I’m no chump when it comes to chicory. I’ve heard of puntarelle before today. I’ve even eaten puntarelle before today. But (before today) I’d never seen it outside a restaurant and I’ve certainly never been able to buy it.
I’m pleased to say that has now changed. The Hollywood Farmers Market had puntarelle on the aisle and I snatched up a bunch of it. I’m glad I did too. It was in limited supply and going fast. By the time I arrived about 9 am, the farmer who had it for sale was down to his last 2 heads. So I grabbed what I could without really having any idea what I was going to do with it, but at $3 each how could I go wrong?
I immediately went home and opened up Domenica Marchetti’s book The Glorious Vegetables of Italy. I may not know much about puntarelle, but I know it’s an Italian vegetable and I know it’s glorious. I also know, if anyone could help me with this bitter green it was Domenica Marchetti.
Sure enough, right there on page 26 the book introduces its readers to puntarelle in a section outlining the chicory family (a group of Italian greens featuring endive, escarole, radicchio, etc).
According to The Glorious Vegetables of Italy, puntarelle is typical of the region around Rome and is commonly used in a bold, anchovy-dressed Puntarelle alla Romana salad. I was intrigued by this unusual vegetable and did further research on Domenica’s website (Domenica Cooks) where I learned how to prep this bitter Italian vegetable. It’s fortunate I found this information too because I never would have guessed that I needed to tame this wild green by curling it. Which fortunately isn’t as hard as it sounds.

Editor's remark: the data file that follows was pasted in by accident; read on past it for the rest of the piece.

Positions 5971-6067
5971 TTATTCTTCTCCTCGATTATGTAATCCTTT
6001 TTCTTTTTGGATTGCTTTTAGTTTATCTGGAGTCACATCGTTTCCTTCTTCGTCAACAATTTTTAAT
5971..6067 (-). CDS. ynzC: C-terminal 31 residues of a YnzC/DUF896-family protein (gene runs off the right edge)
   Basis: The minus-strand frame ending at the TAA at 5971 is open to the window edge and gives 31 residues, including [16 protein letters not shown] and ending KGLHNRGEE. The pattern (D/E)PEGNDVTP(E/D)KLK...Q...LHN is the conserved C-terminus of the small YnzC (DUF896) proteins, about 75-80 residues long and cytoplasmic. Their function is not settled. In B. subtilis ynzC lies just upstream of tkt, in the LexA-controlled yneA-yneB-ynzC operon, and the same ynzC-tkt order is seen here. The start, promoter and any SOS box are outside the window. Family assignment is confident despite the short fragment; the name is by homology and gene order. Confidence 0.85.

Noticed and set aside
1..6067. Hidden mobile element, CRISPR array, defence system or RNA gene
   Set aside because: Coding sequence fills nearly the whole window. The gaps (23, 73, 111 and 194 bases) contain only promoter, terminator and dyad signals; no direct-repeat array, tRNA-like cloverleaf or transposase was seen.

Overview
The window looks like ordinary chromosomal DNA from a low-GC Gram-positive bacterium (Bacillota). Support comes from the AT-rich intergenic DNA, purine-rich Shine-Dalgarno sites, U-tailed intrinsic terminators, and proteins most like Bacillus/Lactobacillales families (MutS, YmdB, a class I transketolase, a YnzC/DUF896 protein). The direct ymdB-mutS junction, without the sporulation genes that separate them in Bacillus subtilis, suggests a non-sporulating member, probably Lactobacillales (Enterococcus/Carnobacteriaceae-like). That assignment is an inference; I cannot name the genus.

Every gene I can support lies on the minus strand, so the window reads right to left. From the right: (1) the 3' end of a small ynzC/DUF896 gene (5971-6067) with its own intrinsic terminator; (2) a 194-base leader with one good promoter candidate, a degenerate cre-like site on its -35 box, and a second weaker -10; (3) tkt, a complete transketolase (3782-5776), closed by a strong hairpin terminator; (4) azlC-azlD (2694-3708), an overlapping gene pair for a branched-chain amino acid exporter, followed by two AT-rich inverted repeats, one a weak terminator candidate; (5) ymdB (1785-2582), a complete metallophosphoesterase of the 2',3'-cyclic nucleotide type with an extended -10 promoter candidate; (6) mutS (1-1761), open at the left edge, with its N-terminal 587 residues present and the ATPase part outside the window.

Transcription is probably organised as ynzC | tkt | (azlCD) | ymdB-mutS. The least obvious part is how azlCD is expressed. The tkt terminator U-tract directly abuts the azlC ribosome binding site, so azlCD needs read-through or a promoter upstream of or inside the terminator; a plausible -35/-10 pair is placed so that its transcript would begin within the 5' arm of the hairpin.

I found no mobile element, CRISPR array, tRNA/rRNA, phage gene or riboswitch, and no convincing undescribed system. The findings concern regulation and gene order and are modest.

When you purchase puntarelle it will look a bit like some of the other chicories you may have worked with before. However, if you pull back the spiky leaves you’ll see that they encase some other-worldly green and white stalks. My first thought was that this vegetable was a cross between asparagus spears and Seymour (the man-eating plant from Little Shop of Horrors). Yikes!
Don’t be horrified. Instead get to work prepping the vegetable for the Puntarelle alla Romana recipe I adapted from Domenica Marchetti. It takes some time to do properly and it’s a task quite different than any other kitchen chore you may have engaged in before. That’s what makes this recipe so fun.
How to Prep Puntarelle
Begin by pulling off all the spiky green leaves surrounding each stalk (even the little tiny leaves). You can save them for the soup pot or you can toss them into hot pasta. Raw puntarelle leaves will brighten a mixed green salad too.
Once you’ve shucked it clean, take a look at the little monster that’s left in front of you. He’s a lot less scary without his jagged, leafy cloak. Use a paring knife to cut each stalk away from the base of the plant. The larger outer stalks will be easy to identify and remove independently. Some of the interior, smaller stalks will be more fused together– a lot like cauliflower. Just decide where to separate them lengthwise and go for it. You can’t mess this up.
The individual stalks you create should be mostly hollow, like mature fennel fronds. If they aren’t trim away a bit more of their tough white bases. Halve all the stalks lengthwise, and then cut each half lengthwise, again and again, into very thin strips following the fibers as a guide. You’ll be left with a big pile of green ribbons of varying lengths.
Next, prepare an ice bath in a large bowl and submerge the sliced puntarelle ribbons. Let them soak at least 30 minutes, they will curl up in the most delightful way.
When you’re ready to eat, drain and dry the puntarelle well. Then toss the curls with anchovy vinaigrette and serve the salad with homemade croutons or good crusty bread. GREG
Whole, raw puntarelle photo courtesy of Shutterstock.